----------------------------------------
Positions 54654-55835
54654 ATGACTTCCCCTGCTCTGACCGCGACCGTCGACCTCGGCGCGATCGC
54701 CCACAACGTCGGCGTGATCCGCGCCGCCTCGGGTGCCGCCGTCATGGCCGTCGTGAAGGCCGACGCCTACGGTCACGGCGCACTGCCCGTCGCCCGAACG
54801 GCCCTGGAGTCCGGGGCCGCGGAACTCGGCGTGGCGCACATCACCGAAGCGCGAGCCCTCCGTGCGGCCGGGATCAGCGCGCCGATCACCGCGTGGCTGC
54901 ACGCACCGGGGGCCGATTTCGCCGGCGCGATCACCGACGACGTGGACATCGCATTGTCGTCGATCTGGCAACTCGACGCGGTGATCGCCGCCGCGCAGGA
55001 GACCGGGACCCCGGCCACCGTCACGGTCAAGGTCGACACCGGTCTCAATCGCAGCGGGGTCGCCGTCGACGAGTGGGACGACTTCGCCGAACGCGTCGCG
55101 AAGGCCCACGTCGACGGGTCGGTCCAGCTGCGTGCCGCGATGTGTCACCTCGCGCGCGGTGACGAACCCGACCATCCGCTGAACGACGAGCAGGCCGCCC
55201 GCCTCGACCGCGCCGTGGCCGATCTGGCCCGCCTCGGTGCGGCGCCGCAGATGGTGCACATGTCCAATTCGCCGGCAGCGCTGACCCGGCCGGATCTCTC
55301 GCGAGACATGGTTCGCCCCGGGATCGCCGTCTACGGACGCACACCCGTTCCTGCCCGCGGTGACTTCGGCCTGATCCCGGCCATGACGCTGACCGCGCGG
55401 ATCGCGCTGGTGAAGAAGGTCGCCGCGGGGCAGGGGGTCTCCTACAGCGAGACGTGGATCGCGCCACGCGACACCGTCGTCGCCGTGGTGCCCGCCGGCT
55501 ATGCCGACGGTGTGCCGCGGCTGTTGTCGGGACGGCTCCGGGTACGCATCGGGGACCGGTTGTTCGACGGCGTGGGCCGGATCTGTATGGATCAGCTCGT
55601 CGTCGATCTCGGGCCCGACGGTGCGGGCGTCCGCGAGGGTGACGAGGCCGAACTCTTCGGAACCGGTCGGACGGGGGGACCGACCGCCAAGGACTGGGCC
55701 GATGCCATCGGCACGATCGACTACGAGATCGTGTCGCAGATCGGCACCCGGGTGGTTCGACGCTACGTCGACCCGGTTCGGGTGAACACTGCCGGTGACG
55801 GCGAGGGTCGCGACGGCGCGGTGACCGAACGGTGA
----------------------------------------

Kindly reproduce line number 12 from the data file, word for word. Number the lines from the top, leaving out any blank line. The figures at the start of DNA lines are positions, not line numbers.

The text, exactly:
55601 CGTCGATCTCGGGCCCGACGGTGCGGGCGTCCGCGAGGGTGACGAGGCCGAACTCTTCGGAACCGGTCGGACGGGGGGACCGACCGCCAAGGACTGGGCC